47. The learned Senior Counsel has argued that as per Section 41 of the Indian Contract Act, when a promisee accepts performance of the promise from a third person, no contract could be enforced against the promissor. In this connection, it is relevant to extract Section 41 of the Indian Contract Act, which reads as follows:

'SECTION 41. EFFECT OF ACCEPTING PERFORMANCE FROM THIRD PERSON:

When a promisee accepts performance of the promise from a third person, he cannot afterwards enforce it against the promissor'.

48. In this case, the first respondent has initiated for amendment of the conditions of the contract by introducing Exhibit E wherein the first respondent sought payments directly from the ONGC and it has also accepted the amounts paid by the ONGC also and hence the first respondent cannot proceed against the appellant alone. But, the ONGC is not made as a party to the proceedings before the Arbitral Tribunal.

49. In the case of Kapurchand v. Himayatalikhan, : [1963]2SCR168 . the Apex Court while interpreting Sections 41 and 63, illus. (c) of the Contract Act held as follows:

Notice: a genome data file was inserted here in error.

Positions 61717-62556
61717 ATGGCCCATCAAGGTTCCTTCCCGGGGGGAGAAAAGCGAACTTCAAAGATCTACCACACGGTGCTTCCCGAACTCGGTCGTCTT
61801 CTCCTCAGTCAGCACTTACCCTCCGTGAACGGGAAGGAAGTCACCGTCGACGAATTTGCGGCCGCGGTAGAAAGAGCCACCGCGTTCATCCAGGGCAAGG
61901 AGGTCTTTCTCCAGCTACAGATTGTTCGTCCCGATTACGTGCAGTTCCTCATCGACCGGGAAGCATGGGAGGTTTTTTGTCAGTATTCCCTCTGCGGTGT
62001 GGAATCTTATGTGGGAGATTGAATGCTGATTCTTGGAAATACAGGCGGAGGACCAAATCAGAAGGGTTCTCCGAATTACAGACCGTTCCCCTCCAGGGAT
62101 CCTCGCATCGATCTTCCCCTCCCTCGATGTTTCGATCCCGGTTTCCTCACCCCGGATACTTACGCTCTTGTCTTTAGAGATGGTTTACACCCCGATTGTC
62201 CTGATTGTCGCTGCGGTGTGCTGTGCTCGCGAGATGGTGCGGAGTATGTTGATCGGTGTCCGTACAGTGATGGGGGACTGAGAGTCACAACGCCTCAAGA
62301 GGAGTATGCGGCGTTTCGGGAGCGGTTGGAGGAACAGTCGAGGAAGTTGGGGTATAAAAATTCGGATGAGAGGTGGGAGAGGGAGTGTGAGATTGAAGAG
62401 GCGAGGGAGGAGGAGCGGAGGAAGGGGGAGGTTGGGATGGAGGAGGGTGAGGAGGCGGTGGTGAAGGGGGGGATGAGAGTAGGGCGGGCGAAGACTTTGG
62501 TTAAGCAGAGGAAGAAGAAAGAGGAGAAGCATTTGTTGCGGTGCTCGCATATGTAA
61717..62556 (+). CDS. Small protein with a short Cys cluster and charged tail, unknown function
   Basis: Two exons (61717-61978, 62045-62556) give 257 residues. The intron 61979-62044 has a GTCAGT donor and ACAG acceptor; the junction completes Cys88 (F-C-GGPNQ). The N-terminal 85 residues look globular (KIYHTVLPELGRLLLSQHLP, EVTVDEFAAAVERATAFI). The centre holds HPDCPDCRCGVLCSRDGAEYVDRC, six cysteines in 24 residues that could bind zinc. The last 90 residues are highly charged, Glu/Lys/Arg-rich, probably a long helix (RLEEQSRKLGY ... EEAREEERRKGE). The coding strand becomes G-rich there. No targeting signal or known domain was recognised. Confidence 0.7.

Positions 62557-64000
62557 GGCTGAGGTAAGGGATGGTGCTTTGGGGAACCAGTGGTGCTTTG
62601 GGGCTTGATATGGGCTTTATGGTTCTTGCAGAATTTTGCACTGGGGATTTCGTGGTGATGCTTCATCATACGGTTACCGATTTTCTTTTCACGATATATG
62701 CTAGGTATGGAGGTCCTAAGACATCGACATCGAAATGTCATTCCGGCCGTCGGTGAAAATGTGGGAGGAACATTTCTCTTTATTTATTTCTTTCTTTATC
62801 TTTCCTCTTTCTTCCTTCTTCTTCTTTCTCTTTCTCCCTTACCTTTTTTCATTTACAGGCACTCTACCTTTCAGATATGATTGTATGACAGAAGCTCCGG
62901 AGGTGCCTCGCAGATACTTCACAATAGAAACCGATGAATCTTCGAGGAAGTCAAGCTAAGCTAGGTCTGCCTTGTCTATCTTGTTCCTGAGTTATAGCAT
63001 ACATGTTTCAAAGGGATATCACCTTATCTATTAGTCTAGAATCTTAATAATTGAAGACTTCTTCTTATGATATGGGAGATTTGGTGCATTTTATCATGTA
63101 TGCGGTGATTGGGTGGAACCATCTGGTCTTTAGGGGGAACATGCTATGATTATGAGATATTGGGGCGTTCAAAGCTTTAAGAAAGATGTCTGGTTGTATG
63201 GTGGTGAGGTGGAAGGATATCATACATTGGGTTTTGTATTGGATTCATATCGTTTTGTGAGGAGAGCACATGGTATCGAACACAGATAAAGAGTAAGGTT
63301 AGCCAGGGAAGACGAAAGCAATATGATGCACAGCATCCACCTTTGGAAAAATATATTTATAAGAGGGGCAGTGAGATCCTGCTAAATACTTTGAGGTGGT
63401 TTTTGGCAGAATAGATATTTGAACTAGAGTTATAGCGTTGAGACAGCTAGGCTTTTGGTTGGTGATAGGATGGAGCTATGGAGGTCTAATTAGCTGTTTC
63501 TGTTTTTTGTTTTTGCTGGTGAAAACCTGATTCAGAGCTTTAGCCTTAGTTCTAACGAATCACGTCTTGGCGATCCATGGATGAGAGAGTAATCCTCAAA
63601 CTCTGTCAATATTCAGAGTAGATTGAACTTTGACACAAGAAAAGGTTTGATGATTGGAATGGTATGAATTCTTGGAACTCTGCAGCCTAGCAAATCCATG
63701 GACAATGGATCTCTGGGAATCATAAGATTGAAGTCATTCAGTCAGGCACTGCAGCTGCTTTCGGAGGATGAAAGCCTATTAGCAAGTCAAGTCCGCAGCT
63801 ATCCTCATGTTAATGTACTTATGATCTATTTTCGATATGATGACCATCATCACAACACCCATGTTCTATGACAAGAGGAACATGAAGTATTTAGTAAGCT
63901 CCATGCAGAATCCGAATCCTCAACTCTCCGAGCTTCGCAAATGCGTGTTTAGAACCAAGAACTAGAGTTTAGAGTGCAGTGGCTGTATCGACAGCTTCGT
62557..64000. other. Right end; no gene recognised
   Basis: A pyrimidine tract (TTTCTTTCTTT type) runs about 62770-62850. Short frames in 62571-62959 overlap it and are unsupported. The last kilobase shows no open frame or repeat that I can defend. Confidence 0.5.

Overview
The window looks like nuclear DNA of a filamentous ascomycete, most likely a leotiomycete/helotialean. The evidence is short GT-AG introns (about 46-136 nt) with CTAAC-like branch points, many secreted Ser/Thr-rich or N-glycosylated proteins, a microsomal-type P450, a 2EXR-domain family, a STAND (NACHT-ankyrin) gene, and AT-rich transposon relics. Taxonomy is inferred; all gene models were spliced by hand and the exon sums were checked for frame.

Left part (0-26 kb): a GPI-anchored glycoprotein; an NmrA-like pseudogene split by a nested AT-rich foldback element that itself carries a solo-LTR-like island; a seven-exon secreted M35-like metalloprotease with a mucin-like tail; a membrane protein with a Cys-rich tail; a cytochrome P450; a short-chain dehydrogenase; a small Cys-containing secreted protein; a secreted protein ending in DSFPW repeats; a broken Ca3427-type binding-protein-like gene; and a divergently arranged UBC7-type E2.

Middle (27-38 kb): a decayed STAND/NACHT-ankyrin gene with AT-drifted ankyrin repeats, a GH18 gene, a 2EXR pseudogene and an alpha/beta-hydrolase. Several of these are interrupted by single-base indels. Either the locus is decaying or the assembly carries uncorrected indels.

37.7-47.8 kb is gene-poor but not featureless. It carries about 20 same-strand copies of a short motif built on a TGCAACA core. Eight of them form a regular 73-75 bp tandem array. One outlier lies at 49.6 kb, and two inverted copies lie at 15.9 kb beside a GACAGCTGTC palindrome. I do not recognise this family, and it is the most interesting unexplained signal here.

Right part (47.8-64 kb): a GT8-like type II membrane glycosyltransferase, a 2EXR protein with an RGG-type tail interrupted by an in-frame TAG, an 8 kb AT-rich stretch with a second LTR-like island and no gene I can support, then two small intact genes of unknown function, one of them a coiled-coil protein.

'The defendant, the Prince of Berar, had executed in 1937, a promissory note in favour of the plaintiff for a sum of 13 lakhs and odd rupees due on account of purchase of jewellery from the plaintiff. After the Military occupation of Hyderabad, the Prince Debts Settlement Committee set up by the Military Governor decided that the plaintiff should be paid a sum of Rs. 20 lakhs in full satisfaction of his claim of Rs. 27 lakhs, under the note. The Government also made it clear that unless full satisfaction wads recorded payment would not be made. The plaintiff after some initial protests agreed to accept the sum of Rs. 20 lakhs in full satisfaction of his claim and duly discharged the promissory note by endorsement of full satisfaction and received the payment. He then brought a suit against the defendant for recovery of the balance of Rs. 7 lakhs.